Growing regions. Terroir. Seeds. It might sound like we’re referencing the subject of wine, but we’re actually talking about cigar tobaccos. Considering that both start out being connected to plant life, though, it’s not surprising both have a lot in common—at least in their respective starts in life. We have more in our new Stogie’d feature called Cigars 201:
Just like a fine wine, the flavor and aroma of a cigar is directly impacted by its country of origin. Variations in soil conditions, temperature, humidity, sunlight and a myriad of other unique factors all come into play to create distinct characteristics in tobacco leaves. Whether you are a green novice who is new to the world of cigars, or you are a connoisseur with a refined palate, it is helpful to understand the factors that make a particular smoking experience unique. This brief overview provides a glimpse into some of the finest regions for cigars around the world.
It is widely understood that cigars are mostly manufactured in South and Central America. A large number of the world’s leading cigar brands are based in Cuba, Mexico and Southern and Central America. Cuba, of course, is the most famous cigar producing country.
Cuba produces some of the finest and most diverse forms of cigars with premium quality. Its cigar industry has even overcome the aftermaths of the Cold War and Cuban Missile Crisis. This includes the ongoing trade embargo that the United States enforces on the country, yet Cuban cigars have been able to increase in reputation over the years and smoke the competition.
When it comes to value and variety, the Dominican Republic is the leading producer of cigars worldwide, often dubbed as the “cigar country.” Its production is based on the central islands of Cibao Valley and Santiago, with 600,000 acres of plant fields. These regions offer the ultimate environment for growing premium tobacco. The cigar industry thrives in the Dominican Republic, while the fields are maintained to perfection to produce top quality cigars.
Famous for a variety of flavors, Indonesia is another one of the world’s best regions for cigars. The majority of its cigars are produced using the Besuki TBN shade-grown leaf, which adds the unique flavor you notice during your moment of relaxation. The term “shade-grown,” refers to a technique that limits the amount of sunlight to which the leaves are exposed. In this case, Indonesia uses special muslin nets that act as a safe haven for the plants, protecting them from direct sunlight. The Indonesian cigar industry also uses plants that are grown from the Sumatran seed. The Sumatran seed contains full flavor and adds emphasis to the filler, or the contents of the cigar.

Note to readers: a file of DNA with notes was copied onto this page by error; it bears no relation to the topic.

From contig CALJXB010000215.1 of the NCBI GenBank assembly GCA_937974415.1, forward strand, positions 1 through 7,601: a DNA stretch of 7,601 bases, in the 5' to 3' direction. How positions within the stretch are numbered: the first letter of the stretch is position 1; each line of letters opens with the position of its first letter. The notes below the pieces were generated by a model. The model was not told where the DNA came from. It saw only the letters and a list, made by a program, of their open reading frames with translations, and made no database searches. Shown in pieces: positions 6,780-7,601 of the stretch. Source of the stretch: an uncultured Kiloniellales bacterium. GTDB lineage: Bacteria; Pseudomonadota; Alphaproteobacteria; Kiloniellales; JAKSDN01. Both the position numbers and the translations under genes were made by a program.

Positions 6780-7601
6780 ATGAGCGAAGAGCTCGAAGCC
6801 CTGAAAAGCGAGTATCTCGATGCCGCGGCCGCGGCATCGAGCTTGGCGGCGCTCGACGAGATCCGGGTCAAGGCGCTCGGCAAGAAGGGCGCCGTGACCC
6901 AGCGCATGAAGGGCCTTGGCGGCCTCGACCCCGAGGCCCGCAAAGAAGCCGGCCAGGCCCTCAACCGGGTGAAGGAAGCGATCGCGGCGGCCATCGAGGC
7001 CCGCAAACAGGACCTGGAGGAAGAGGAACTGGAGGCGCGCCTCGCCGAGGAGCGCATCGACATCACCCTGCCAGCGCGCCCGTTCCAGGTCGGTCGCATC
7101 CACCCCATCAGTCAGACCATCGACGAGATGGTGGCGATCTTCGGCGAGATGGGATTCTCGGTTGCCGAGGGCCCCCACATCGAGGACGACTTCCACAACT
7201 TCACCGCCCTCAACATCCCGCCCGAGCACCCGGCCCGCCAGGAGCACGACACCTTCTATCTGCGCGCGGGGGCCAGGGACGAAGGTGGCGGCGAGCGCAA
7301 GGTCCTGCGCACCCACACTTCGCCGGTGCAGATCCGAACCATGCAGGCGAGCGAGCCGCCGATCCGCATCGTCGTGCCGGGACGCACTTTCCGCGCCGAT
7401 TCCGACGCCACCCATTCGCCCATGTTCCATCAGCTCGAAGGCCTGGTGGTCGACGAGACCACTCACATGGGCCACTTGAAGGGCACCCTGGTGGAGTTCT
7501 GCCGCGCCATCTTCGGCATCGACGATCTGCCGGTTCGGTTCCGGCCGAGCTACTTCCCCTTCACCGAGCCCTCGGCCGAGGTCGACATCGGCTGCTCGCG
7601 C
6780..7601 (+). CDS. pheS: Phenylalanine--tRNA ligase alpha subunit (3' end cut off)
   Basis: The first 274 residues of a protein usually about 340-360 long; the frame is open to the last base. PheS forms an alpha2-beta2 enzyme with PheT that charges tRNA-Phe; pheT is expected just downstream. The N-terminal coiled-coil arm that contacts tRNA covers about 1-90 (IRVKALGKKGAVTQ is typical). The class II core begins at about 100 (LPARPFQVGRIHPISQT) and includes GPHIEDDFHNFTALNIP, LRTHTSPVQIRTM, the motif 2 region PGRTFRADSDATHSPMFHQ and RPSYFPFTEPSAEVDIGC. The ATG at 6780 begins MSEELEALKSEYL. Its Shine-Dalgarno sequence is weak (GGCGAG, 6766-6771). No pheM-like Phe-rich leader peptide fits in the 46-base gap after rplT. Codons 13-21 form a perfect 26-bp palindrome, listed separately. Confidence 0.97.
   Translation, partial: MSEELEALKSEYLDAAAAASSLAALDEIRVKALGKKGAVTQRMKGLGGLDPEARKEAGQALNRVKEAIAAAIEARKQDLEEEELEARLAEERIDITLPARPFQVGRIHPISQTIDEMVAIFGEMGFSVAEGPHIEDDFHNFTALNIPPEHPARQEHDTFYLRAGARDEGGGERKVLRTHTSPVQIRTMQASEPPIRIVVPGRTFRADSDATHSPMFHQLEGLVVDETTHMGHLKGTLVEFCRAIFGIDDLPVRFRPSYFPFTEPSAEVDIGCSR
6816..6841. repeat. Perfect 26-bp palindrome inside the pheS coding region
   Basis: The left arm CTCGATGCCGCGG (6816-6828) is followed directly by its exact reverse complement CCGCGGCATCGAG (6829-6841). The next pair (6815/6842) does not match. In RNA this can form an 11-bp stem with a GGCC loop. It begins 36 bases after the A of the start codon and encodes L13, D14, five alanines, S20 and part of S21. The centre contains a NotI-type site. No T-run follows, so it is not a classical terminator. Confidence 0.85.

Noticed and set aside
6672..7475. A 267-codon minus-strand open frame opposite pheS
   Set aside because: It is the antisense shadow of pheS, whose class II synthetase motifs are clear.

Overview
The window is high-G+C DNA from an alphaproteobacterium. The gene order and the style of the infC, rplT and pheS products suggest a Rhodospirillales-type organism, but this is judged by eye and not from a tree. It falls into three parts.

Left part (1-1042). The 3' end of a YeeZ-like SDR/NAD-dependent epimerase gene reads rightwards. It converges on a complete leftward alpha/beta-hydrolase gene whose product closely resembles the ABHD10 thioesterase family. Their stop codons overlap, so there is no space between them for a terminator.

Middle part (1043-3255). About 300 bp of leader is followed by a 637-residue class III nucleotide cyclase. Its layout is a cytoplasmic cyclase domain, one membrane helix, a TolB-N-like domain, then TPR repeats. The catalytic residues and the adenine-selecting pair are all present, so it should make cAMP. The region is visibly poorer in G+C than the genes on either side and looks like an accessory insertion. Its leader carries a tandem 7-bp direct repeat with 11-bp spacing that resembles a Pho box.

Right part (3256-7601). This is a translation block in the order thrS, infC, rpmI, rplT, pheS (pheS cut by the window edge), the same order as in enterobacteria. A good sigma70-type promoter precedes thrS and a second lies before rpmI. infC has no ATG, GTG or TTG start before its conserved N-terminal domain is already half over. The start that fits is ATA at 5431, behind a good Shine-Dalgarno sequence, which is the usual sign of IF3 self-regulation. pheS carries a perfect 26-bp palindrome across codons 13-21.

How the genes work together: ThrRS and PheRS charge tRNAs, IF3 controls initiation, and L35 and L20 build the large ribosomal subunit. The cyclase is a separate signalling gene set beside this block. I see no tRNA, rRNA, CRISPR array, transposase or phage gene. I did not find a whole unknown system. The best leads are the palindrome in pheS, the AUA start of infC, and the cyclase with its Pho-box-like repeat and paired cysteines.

Connecticut Valley is also renowned for using shade-grown brownish yellow cigars. Called Connecticut Shade, these medium-bodied, premium cigars are some of the priciest on the market. Connecticut Valley also prides itself on the Connecticut Broadleaf. This dark leaf is usually found in Maduro style cigars, which have a distinctly heavier flavor.
Generally less expensive and a bit milder, Mexican Cigars provide a flavorful taste and a sweet smell. Mexico’s best cigars are produced in San Andres Tuxtla, a prime tobacco growing location near the Gulf of Mexico. The San Andres Tuxtla region’s mild and humid climate allow for tobacco to reach its ultimate quality. The cigar industry also plays a large part in Mexico’s employment ratio, with several medium-sized cigar companies in surrounding areas. Two of their top-quality cigars are “Santa Clara” and “Aromas de San Andres.”
With ideal climate and soil conditions, Honduras is also one of the world’s best regions for cigars. However, the Honduran Cigar industry did not start overnight. It increased in size and popularity after the 1960s, when Cuban tobacco connoisseurs moved to the country and shared their expertise with locals, causing the industry to grow and succeed.
Similarly, after the Cuban Revolution, many Cuban cigar experts fled the country and moved to Nicaragua. A country well known for its cigarette tobacco production, Nicaragua had not yet cultivated a cigar crop. When the Anastasio Somoza Debayle dictatorship took advantage of Fidel Castro’s revolution, they funded the new cigar industry with the knowledge of the Cuban cigar experts and their tobacco seeds.
A country more recognized for the production of tobacco, Brazil plays an important role in other countries’ production of cigars. The majority of countries purchase Brazilian tobacco to use in their cigar production. Although at this time, Brazil is still more popular for its tobacco alone, its cigar industry is striving to make a name for itself globally.
Whether it is the delicious taste or the sweet smell of pure, distinguished cigars, the industry continues to grow, year after year. True connoisseurs enjoy a rare insight into their preferred cigar’s country of origin. Cigar flavors, aromas and textures all come together to represent unique cultures and histories from around the world. Tobacco aficionados can learn a lot about a particular region by sampling its finest cigars.
NOTE: Meggan Werkheiser is a freelance writer who writes about luxury items such cigars.
With this article, we begin a series called Cigar 201. Why “Cigar 201″? Because the title/name “Cigar 101″ has been done to death. Plus, with your interest in cigars, you’ve already passed at least Cigar 101, if not much more. Cigar 201 will go beyond the rudimentary “What is a cigar?”, “What is a cutter?” subjects and delve a little deeper into the world of cigars.
This article originally appeared at Amazines.com. If you’d like to contribute an article to “Cigar 201,” and spread your expertise in the world of cigars through Stogie’d, let us know of your interest by using our Contact form.